While I’m sure the PMDG team can multi-task and have some individuals working on the 777 alongside the 737-900, but if I were a betting man, I would wager we won’t see the PMDG Boeing 777 until late Q3 or Q4 of 2023 at the earliest.  Of course, we could all be surprised and see it appear earlier….but PMDG is a developer that prides itself on only releasing their products only when they are 100% ready and as bug free as humanly possible.  So with all that said, I seriously don’t believe we’ll see the PMDG Queen of the Skies (747) until sometime in 2024.

TFDi

If you are relatively new to flight simulation you may not have heard of TFDi.   They are a small developer who are behind such add-ons as PACX and if you fly for a virtual airline you may also use their Smartcars flight tracker to log your VA PIREPs.   A few years ago, TFDi released their Boeing 717 for FSX and P3D and we’ve known for some time they have been working on an MD-11.  Their MD-11 for MSFS has been getting a bit of attention in the past few weeks and the expected release timeframe could be as early as the end of September 2023. 

Aerosoft

The team at Aerosoft have been working on their Airbus A330-300 for quite some time and judging from the information I’ve seen on their forums and other social media outlets, we could actually see the Aerosoft A330-300 in Q2 or Q3 of 2023. 

FlyByWire

When it comes to the Airbus A380 we’ve heard of several teams attempting to develop the aircraft for P3D.  Each of these efforts have sadly evaporated into thin air.  However, the team that is behind the highly successful FBW A320 in MSFS are developing an open source Airbus A380 for MSFS.  While there is no release date currently available for this highly anticipated aircraft, the team are steadily making progress.  You can learn more about the FBW A380 from the FlyByWire Facebook page.  Based on what I’ve seen I believe it might be safe to say we could see this beast of an aircraft come to MSFS sometime in 2023. 

QualityWings

Unfortunately, all we know about the QualityWings 787 Dreamliner is the team has plans to eventually bring it to MSFS.  While I understand why developers don’t want to provide key details behind expected release dates, QualityWings has (in my opinion) dropped the ball and gone completely silent the past several months.  But this is really nothing new from QualityWings.  They’ve gone dark before for months and then out of the blue will surprise us with some news and images.  Could we see the QW Dreamliner sometime in 2023?  I hope so, but I’m also not going to get my hopes up based on the fact that we haven’t had an update on any progress in a very, very long time.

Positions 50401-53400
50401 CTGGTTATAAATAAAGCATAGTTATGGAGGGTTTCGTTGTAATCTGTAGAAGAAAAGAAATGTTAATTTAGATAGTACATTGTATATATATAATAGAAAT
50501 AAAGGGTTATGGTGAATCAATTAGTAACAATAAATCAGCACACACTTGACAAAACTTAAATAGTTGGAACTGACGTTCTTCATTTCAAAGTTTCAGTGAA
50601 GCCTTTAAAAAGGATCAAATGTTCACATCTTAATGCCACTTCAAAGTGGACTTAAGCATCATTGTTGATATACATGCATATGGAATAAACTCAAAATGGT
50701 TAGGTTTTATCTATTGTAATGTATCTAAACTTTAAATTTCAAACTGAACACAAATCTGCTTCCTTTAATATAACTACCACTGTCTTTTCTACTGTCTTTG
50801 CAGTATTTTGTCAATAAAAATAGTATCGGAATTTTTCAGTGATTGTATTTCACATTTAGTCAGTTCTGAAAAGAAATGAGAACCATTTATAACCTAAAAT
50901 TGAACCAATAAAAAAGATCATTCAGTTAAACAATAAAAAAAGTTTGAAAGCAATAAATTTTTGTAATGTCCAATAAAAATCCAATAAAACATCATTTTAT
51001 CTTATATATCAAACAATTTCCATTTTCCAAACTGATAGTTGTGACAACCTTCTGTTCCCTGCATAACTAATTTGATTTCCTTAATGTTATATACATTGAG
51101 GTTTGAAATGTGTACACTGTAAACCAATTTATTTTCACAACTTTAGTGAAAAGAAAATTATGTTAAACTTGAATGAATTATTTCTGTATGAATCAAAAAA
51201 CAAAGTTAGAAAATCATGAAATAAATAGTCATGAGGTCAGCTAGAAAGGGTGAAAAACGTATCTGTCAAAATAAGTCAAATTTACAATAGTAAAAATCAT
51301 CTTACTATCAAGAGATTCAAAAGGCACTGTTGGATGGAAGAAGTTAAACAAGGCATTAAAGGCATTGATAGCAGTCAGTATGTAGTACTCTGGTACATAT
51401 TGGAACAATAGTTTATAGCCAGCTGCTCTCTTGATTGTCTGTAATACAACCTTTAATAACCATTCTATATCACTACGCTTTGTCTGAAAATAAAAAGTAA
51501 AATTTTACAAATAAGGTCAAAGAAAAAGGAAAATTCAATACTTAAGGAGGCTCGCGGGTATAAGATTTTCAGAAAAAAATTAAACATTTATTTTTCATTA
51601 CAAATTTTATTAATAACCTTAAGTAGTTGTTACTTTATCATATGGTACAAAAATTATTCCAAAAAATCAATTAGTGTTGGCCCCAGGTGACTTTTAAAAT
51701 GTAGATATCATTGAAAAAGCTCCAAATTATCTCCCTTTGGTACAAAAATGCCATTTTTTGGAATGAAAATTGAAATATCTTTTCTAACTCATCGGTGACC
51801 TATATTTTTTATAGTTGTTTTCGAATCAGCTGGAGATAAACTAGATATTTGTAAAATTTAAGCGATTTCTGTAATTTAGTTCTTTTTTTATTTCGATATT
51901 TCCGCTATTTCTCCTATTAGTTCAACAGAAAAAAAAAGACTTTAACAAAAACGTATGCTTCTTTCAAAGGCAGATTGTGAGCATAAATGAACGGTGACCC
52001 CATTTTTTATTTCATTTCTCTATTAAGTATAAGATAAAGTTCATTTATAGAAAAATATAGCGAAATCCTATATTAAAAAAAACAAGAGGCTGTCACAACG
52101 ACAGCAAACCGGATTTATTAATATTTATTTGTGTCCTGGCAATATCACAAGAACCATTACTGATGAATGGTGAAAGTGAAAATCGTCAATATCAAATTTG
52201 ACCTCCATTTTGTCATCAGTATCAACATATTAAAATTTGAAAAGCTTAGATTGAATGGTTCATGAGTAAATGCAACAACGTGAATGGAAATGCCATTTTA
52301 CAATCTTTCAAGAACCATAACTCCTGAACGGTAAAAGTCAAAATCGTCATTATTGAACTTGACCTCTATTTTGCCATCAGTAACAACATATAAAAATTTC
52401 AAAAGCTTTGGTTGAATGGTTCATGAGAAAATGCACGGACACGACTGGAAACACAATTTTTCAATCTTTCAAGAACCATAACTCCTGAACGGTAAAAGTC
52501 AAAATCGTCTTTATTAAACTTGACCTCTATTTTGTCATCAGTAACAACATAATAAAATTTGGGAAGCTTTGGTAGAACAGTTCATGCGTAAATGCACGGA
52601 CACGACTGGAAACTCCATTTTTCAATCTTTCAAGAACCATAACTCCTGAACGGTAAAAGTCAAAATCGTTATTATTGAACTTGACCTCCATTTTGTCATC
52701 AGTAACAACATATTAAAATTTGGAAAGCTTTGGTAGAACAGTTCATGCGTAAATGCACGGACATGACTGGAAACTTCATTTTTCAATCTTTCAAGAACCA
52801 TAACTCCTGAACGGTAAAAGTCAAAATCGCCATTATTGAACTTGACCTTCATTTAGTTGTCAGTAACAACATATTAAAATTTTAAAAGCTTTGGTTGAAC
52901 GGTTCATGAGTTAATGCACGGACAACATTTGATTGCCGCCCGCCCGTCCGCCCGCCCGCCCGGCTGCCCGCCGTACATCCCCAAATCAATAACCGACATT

Bluebird Simulations

While this last aircraft isn’t a wide-body, this aircraft is absolutely one of my favorites behind the Boeing 737 and 777.  The team at Bluebird Simulations is developing a Boeing 757 (in conjunction with Justflight).  There will be two variations of the 757.  One will be a simplified version and the second will be a more complex version.  The plan is to release a passenger variant in both the 757-200 and 757-300 versions.  A cargo variant is planned but will be released as an expansion add-on.  I believe the expected release timeframe is Q2 or Q3 in 2023. 

In Summary

As we are quickly approaching the end of what I have said has been an incredible year for Microsoft Flight Simulator, I truly believe 2023 will far surpass what we’ve experienced this year as far as add-on aircraft is concerned.  The sim itself is stable and it’s exciting to see the level of commitment from not only Microsoft/Asobo….but also from all the 3rd party developers who are working extremely hard to bring us all the extra bells and whistles we desire in a flight simulator.  For someone like myself who has been involved in the hobby of flight simulation for almost four decades, this is truly a great time to be alive and be involved in this wonderful hobby. 

Thank you all for taking the time to read.  If I hear updated news on any of the aircraft I mentioned above, I’ll certainly share that information right here on my blog site. 

Until next time…

Happy Flying!!!

Jerry